Saturday, February 03, 2007

Bush Meets With Democrats on Their Turf

President Bush spoke to House Democrats on Saturday.

Published: February 4, 2007
The New York Times

WILLIAMSBURG, Va., Feb. 3 — In a rare appearance before an audience of Democrats, President Bush said Saturday that he did not question the patriotism of those who disagreed with his Iraq strategy. He also asked lawmakers not to let their disagreement over the war stir distrust and prevent them from finding consensus on immigration and other concerns.

“I welcome debate in a time of war, and I hope you know that,” Mr. Bush said. “Nor do I consider a belief that if you don’t happen to agree with me, you don’t share the same sense of patriotism I do. You can get that thought out of your mind if that’s what some believe.”

The president’s words were met with applause from House Democrats, who gathered here at a secluded resort along the James River for their annual issues conference. Newly in control of Congress, Democrats invited Mr. Bush to their retreat, eager to show that they could no longer be overlooked by the White House.

“The choice,” said Representative Nancy Pelosi, the House speaker, “is bipartisanship or stalemate.”

So for nearly two hours, Mr. Bush held forth with some of the very Democrats he has spent the better part of six years sparring with. He delivered a speech to members of Congress and their spouses, took questions in a private session and shook hands and posed for pictures.

“I’m looking forward to working with you,” Mr. Bush said, gesturing to those seated in the crowded ballroom. “I know you’ve probably heard that and you doubt whether it’s true — but it’s true. We’re going to do big things together.”

The political reality, of course, requires Mr. Bush to work with Democrats in the final two years of his presidency if he wants his legacy to include legislation like overhauling the nation’s immigration and health care systems, and beginning to curb America’s dependence on foreign oil.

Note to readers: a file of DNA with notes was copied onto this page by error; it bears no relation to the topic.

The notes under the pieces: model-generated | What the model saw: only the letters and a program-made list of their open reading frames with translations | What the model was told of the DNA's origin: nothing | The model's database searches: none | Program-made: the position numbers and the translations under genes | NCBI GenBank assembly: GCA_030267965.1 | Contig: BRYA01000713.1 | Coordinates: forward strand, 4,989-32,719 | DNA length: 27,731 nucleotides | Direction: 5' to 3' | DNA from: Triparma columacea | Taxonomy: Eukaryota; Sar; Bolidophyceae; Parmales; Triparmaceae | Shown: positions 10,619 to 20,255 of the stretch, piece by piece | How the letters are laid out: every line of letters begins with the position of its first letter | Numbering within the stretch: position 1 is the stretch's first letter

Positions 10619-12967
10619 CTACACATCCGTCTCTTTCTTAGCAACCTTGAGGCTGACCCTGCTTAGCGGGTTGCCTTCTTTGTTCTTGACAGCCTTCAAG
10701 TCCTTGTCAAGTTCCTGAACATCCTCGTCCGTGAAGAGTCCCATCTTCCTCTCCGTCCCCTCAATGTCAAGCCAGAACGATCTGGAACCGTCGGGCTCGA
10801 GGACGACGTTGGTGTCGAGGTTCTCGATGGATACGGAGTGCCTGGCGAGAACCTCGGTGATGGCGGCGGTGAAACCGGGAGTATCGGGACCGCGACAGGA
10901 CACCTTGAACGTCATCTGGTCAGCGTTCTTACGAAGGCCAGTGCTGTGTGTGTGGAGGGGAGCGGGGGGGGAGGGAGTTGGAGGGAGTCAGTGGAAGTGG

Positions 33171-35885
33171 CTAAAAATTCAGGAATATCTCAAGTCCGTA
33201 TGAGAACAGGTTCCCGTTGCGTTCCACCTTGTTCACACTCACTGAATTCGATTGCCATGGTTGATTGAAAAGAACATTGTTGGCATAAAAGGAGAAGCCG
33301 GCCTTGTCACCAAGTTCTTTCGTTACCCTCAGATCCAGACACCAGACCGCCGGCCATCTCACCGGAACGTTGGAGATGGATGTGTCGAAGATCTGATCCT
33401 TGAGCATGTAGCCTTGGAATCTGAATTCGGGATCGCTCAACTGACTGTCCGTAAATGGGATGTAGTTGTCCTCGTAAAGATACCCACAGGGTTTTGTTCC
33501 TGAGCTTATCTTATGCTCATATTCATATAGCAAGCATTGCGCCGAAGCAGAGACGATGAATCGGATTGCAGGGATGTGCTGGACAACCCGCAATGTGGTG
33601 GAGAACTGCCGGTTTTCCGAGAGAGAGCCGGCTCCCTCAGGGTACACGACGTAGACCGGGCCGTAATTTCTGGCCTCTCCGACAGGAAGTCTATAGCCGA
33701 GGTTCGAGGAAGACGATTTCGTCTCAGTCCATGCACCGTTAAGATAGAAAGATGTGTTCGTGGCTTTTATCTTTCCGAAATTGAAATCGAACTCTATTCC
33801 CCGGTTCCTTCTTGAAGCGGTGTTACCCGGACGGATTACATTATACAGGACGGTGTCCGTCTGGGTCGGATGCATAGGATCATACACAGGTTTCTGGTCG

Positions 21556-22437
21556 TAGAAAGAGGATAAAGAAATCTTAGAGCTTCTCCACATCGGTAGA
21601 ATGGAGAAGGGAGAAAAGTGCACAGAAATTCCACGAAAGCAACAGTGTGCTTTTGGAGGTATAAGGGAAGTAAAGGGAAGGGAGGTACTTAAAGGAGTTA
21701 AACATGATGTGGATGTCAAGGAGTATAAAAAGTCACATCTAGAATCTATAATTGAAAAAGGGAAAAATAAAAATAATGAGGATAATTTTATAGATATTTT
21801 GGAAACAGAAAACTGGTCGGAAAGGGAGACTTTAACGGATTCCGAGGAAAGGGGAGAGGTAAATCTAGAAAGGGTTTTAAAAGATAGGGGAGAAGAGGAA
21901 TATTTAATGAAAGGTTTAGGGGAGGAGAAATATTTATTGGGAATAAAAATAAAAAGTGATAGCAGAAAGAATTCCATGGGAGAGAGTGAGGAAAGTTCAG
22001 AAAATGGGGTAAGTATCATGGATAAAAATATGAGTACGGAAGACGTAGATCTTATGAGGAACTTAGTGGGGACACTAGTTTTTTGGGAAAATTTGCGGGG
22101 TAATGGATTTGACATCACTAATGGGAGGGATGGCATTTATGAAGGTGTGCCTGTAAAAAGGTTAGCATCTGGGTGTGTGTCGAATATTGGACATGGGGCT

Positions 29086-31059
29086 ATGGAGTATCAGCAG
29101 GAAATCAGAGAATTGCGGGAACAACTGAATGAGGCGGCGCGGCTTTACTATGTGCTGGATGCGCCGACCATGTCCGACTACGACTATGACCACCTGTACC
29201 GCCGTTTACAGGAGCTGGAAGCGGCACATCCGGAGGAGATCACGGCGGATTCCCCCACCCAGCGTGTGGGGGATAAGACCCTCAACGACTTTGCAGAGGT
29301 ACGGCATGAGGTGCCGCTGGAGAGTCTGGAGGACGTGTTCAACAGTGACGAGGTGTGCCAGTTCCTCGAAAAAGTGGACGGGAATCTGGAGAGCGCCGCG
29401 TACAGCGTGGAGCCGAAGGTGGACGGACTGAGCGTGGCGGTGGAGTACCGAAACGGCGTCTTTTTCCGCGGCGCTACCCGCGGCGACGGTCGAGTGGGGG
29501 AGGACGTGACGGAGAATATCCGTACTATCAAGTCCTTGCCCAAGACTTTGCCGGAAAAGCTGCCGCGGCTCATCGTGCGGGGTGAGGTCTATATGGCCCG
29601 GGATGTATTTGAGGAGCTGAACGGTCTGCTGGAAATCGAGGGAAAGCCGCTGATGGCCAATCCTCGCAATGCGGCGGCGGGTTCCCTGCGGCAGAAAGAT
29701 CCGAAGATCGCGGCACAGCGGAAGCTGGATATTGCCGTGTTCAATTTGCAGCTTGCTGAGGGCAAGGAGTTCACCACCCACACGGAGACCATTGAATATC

“A great goal is a comprehensive immigration bill,” Mr. Bush said. “In order to get it done, it’s going to require members in the House and the Senate — Republican members, Democratic members — finding common ground, and the White House wants to help.”

The president’s speech, which lasted about 16 minutes, was interrupted by applause 21 times. Occasionally, the clapping seemed tepid, as some legislators looked across the room to see whether fellow Democrats were joining in. At other times, particularly if Mr. Bush delivered a self-deprecating line, the clapping boomed.

He began his remarks with such a moment, saying he meant no ill will at the State of the Union address when he referred to the lawmakers as members of the “Democrat Party.” The remark stirred a mini-dustup among some Democrats, who believed he was being pejorative.

“Look, my diction isn’t all that good,” Mr. Bush said. “I have been accused of occasionally mangling the English language, so I appreciate you inviting the head of the Republic Party.”

The event’s cordiality stood in contrast to the coming days on Capitol Hill, where the Congress is heading toward a confrontation with the White House over the war in Iraq. In a private question-and-answer session, according to lawmakers in the room, Mr. Bush said he intended to stick by his plan to send more troops to Iraq, but he added that he hoped the debate would be civil.

“We share a common goal,” Mr. Bush said in his public remarks, “and that is to keep America safe.”

In his weekly radio address on Saturday, Mr. Bush said the top priority of the budget he will submit to Congress on Monday was “keeping America safe and winning the war against extremists who want to destroy our way of life.” He intends to request nearly three-quarters of a trillion dollars in military spending.

Mr. Bush did not wade deeply into the specifics of his budget proposals in his speech to Democrats, but he warned with a smile, “Some of it you’ll like, some of it you won’t.”

Before Mr. Bush arrived on Saturday, Representative Steny H. Hoyer of Maryland, the House majority leader, conceded that some Democrats were not thrilled about their guest speaker. “There was a little controversy about the president coming,” he said. “Some of our members said, ‘Well, why is he coming down?’ ”

But by the time he left the room, even some of Mr. Bush’s critics were applauding.

“Look, we don’t always agree,” Mr. Bush said. “That’s why we’re in different parties.”


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